Unveiling the Enigmatic Biosynthetic Machinery of the Azinomycins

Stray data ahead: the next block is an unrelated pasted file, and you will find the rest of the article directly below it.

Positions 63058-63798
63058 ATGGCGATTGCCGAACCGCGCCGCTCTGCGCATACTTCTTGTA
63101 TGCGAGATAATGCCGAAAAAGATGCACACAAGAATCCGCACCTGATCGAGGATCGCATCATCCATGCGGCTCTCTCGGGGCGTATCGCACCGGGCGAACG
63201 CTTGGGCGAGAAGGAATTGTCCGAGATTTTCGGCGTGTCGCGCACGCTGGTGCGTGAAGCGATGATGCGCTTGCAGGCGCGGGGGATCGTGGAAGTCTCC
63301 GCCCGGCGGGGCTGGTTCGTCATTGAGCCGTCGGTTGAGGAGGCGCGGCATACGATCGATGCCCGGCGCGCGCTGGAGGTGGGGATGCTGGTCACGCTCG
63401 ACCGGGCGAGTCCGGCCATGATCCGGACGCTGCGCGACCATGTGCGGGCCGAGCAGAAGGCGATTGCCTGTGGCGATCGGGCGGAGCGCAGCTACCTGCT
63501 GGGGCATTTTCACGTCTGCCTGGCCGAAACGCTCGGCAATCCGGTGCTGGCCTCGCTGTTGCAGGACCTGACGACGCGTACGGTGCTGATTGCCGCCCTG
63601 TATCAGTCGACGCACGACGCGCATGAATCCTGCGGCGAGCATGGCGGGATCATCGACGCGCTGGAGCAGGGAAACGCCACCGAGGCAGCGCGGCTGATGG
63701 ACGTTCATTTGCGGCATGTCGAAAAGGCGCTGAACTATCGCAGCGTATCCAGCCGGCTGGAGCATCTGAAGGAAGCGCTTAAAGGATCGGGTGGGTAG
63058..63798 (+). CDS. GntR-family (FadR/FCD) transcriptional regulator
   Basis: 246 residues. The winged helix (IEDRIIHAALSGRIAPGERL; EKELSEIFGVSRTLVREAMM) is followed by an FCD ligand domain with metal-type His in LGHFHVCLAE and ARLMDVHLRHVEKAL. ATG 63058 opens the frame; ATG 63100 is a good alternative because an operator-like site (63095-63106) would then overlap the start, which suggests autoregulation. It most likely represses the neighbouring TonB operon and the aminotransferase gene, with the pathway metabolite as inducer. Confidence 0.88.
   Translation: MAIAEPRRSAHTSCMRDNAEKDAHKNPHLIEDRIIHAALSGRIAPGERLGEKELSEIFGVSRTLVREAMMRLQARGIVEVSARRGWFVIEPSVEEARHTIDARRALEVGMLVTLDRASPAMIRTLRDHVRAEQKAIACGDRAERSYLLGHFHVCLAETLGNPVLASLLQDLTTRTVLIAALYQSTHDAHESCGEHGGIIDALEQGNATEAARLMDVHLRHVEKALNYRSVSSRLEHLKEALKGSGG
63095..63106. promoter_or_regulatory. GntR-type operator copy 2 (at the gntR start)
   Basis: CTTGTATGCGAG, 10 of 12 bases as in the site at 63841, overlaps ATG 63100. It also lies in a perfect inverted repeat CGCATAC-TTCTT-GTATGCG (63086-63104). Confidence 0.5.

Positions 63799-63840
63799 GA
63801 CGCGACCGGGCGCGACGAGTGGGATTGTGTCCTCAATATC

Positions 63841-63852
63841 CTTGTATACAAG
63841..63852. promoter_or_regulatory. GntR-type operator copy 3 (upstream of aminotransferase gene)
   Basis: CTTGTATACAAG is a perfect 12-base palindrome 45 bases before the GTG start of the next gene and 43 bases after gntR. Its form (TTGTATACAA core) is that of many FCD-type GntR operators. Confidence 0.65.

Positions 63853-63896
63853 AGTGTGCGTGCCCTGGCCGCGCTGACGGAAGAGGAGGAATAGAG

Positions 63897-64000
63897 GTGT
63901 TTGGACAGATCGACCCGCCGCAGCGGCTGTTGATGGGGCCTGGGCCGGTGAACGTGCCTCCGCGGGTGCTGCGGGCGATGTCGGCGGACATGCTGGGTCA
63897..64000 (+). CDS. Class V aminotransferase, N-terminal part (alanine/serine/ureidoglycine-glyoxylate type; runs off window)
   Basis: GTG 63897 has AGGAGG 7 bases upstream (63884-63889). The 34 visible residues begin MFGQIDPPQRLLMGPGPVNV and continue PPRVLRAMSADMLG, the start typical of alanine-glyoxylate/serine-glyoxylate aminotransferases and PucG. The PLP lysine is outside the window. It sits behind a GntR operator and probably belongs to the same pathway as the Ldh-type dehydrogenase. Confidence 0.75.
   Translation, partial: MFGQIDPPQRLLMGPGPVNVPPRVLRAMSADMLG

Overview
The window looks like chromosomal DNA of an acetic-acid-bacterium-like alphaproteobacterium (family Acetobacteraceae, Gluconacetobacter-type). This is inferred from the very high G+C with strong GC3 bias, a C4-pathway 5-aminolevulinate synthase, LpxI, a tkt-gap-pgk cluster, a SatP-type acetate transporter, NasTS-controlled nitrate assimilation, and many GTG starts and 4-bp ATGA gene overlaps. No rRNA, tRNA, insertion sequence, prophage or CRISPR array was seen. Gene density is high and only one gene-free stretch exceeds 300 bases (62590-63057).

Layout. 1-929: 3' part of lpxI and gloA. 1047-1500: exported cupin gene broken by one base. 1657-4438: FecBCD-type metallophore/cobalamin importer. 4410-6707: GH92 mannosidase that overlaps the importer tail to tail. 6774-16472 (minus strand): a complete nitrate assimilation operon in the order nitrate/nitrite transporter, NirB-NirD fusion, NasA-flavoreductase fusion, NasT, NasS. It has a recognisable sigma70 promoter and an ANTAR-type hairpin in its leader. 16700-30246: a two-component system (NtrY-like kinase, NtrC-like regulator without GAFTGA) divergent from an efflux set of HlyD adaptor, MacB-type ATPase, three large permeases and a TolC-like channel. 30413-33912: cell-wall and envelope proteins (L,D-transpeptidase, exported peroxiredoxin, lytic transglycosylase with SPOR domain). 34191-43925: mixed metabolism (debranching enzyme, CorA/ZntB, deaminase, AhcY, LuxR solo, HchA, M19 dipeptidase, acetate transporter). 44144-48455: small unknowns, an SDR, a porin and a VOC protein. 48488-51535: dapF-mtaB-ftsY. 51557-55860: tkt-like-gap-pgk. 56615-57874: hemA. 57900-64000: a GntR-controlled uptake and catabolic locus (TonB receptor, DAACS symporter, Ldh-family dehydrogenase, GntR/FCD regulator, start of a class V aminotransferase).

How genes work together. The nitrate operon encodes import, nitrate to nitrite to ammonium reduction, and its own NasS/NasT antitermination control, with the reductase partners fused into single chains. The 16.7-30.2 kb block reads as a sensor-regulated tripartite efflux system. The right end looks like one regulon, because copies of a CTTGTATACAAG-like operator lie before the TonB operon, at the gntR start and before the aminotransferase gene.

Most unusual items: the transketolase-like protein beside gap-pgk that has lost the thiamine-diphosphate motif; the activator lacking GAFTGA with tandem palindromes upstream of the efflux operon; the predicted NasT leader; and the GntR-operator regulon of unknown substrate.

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Azinomycins are natural products from microbes that target DNA (the genetic basis of all life) and have demonstrated anti-tumor and anti-bacterial activities. The National Science Foundation, Chemistry of Life Processes Program in the Chemistry Division is funding Dr. Coran M. H. Watanabe from Texas A&M University to determine how nature constructs the azinomycins. These studies characterize the functions and structures of the proteins that catalyze the unique biochemical steps involved in generating the chemical features of the azinomycins that are important for their biological activity. The knowledge gained from this research paves the way for future engineering of genes to synthesize azinomycins within a tumor cell to treat cancer. This project enables graduate and undergraduate students, and postdoctoral trainees to develop broad skills in chemical biology and biotechnology. Moreover, this research is integrated into a class that teaches how bioactive agents are derived from the environment. Students in this class collect soil samples, which are then assayed for natural products that show antibiotic activity. In addition, local elementary, middle, and high school students learn about natural products and microbes in their lives through tailored lectures, demonstrations, and laboratory experiences. Finally, as opportunities arise, Dr. Watanabe participates in events such as the American Cancer Society Relay for Life Events to inform the general public about cancer research and the daily work-related activities of a research active faculty member. The azinomycins are architecturally fascinating natural products. The natural product is densely functionalized with a naphtoate, epoxide, enol, and azabicyclic ring system. The basic skeletal framework of the molecule is generated through a polyketide synthase/nonribosomal peptide synthetase (PKS/NRPS) pathway, while the aziridino[1,2-a]pyrollidine moiety is alkaloid derived. From an enzymological perspective, this natural product represents a treasure trove of unusual biosynthetic transformations to be mined and paves the way for chemoenzymatic/synthetic biology efforts. The goals of this project are to functionally reconstitute and characterize enzymes of the azinomycin biosynthetic pathway, and begin to develop ways to manipulate the pathway. The objectives towards these goals include 1) characterizing the enzymatic mechanism for biosynthesis of the naphthoate moiety of the azinomycins and analyze the structure-activity relationships of structurally and functionally related analogs of this mioety, 2) exploring the chemistry of the epoxide unit, and 3) functionally characterizing the enzymes for the biosynthesis of the azabicycle moiety.This award reflects NSF''s statutory mission and has been deemed worthy of support through evaluation using the Foundation''s intellectual merit and broader impacts review criteria.